110. ^ Goldfarb, Andrew (2 May 2012). "LittleBigPlanet Karting: A Platformer on Wheels". IGN. News Corporation. Archived from the original on 18 September 2019. Retrieved 8 March 2020.
  111. ^ a b c Cardy, Simon (13 February 2020). "Dreams Review". IGN. Ziff Davis. Archived from the original on 1 March 2020. Retrieved 2 March 2020.
  112. ^ a b c d Yin-Poole, Wesley (9 November 2012). "The rise of Sackboy, the mascot PlayStation has been searching for". Eurogamer. Gamer Network. Archived from the original on 24 February 2020. Retrieved 24 February 2020.
  113. ^ LittleBigPlanet (2008) developed by Media Molecule published by Sony Computer Entertainment
  114. ^ LittleBigPlanet 2 (2011) developed by Media Molecule published by Sony Computer Entertainment
  115. ^ Leone, Matt (18 November 2013). "Making Tearaway: Start to finish". Polygon. Vox Media. Archived from the original on 17 November 2019. Retrieved 1 March 2020.
  116. ^ Groth-Andersen, Magnus (20 November 2013). "Tearaway (Review)". Gamereactor. Archived from the original on 1 March 2020. Retrieved 1 March 2020.
  117. ^ "Tearaway PlayStation Vita". Metacritic. CBS Interactive. Archived from the original on 12 July 2019. Retrieved 1 March 2020.
  118. ^ "Tearaway Unfoleded PlayStation 4". Metacritic. CBS Interactive. Archived from the original on 16 September 2019. Retrieved 1 March 2020.
  119. ^ Purchese, Robert (27 October 2015). "Watch: What you actually do in Media Molecule's new game Dreams". Eurogamer. Gamer Network. Archived from the original on 22 December 2015. Retrieved 21 December 2015.
  120. ^ "Dreams for PlayStation 4 Reviews". Metacritic. CBS Interactive. Archived from the original on 23 April 2018. Retrieved 13 February 2020.
  121. ^ Haas, Pete (15 December 2008). "Spike 2008 VGA Results". CINEMABLEND. Archived from the original on 9 April 2019. Retrieved 14 September 2019.
  122. ^ a b "Develop Winners 2009". GamesIndustry.biz. Archived from the original on 14 December 2017. Retrieved 14 September 2019.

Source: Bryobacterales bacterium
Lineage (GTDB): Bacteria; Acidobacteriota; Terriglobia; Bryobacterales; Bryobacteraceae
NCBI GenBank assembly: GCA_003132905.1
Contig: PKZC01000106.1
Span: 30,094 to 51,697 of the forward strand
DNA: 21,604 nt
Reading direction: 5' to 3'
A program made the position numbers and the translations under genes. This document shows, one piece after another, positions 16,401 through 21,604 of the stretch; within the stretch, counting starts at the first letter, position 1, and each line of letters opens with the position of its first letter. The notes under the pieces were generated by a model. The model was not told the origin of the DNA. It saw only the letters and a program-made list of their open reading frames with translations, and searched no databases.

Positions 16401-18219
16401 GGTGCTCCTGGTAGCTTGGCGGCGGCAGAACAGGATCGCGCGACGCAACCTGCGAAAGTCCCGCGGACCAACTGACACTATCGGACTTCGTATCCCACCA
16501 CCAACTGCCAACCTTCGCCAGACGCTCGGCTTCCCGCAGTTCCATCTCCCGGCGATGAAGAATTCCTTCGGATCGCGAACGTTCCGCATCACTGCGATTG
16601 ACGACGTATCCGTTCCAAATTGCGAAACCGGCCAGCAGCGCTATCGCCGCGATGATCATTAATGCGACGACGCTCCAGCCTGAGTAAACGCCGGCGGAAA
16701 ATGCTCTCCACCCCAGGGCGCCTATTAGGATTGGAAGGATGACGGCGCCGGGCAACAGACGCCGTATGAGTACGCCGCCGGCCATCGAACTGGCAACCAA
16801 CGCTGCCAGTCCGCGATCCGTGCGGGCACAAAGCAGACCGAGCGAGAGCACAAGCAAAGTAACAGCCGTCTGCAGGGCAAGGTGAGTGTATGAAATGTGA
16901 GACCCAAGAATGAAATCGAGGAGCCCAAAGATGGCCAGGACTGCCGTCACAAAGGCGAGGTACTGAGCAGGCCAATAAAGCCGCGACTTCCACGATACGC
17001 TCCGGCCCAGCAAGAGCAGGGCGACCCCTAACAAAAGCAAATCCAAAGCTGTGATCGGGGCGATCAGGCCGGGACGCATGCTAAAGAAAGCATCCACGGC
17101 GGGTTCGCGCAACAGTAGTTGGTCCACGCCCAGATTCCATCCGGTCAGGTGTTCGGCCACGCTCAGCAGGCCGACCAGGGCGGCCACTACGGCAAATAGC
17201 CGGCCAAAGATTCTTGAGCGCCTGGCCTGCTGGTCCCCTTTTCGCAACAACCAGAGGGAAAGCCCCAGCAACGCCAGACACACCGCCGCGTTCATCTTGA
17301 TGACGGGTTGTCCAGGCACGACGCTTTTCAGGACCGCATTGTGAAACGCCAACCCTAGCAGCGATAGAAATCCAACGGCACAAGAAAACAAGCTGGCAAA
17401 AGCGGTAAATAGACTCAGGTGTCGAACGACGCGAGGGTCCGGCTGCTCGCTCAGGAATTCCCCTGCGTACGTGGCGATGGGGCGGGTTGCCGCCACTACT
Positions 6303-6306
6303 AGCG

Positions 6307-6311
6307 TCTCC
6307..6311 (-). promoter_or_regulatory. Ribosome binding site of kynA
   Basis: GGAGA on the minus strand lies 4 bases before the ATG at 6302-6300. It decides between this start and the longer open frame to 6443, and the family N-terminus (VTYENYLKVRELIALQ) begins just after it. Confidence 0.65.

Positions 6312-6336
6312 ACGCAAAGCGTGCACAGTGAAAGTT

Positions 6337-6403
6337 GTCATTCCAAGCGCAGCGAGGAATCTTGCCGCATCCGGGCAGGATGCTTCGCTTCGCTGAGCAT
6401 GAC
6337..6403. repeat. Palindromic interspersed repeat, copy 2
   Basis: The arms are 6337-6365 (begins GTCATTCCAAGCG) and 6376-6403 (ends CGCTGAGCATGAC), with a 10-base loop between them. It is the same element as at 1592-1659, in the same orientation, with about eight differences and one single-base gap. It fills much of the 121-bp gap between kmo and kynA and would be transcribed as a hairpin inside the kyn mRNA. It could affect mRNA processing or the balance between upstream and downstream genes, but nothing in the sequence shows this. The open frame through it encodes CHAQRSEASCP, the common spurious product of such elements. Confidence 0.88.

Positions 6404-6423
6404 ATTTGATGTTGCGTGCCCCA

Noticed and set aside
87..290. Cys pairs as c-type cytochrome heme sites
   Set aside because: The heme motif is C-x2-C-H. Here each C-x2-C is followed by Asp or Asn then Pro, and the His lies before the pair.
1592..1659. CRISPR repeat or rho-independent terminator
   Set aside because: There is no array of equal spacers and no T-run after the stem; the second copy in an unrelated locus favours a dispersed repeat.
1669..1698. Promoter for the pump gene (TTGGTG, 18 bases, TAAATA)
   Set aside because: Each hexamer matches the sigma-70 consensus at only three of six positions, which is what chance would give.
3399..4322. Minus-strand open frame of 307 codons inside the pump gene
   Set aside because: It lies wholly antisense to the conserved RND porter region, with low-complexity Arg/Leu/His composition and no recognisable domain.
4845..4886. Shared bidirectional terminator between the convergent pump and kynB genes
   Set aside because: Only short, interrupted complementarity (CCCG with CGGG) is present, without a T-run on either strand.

123. ^ "BAFTA - Children's Video Game in 2009". awards.bafta.org. Archived from the original on 27 September 2018. Retrieved 14 September 2019.
  124. ^ "2009 Games Artistic Achievement | BAFTA Awards". awards.bafta.org. Archived from the original on 27 September 2018. Retrieved 14 September 2019.
  125. ^ "Golden Joystick Award Winners 2009". BBC Newsbeat. 30 October 2009. Archived from the original on 15 November 2018. Retrieved 14 September 2019.
  126. ^ "2012 Games Family | BAFTA Awards". awards.bafta.org. Archived from the original on 27 September 2018. Retrieved 14 September 2019.
  127. ^ "2012 Game Innovation | BAFTA Awards". awards.bafta.org. Archived from the original on 27 September 2018. Retrieved 14 September 2019.
  128. ^ "2012 Games Artistic Achievement | BAFTA Awards". awards.bafta.org. Archived from the original on 28 April 2019. Retrieved 14 September 2019.
  129. ^ "2014 Mobile & Handheld Games | BAFA Awards". awards.bafta.org. Archived from the original on 4 February 2019. Retrieved 14 September 2019.
  130. ^ "2014 Games Family | BAFTA Awards". awards.bafta.org. Archived from the original on 4 February 2019. Retrieved 14 September 2019.
  131. ^ "2014 Games Artistic Achievement | BAFTA Awards". awards.bafta.org. Archived from the original on 4 February 2019. Retrieved 14 September 2019.
  132. ^ "Media Molecule - BAFTA Young Game Designers". ygd.bafta.org. Archived from the original on 13 March 2019. Retrieved 14 September 2019.

External links[edit]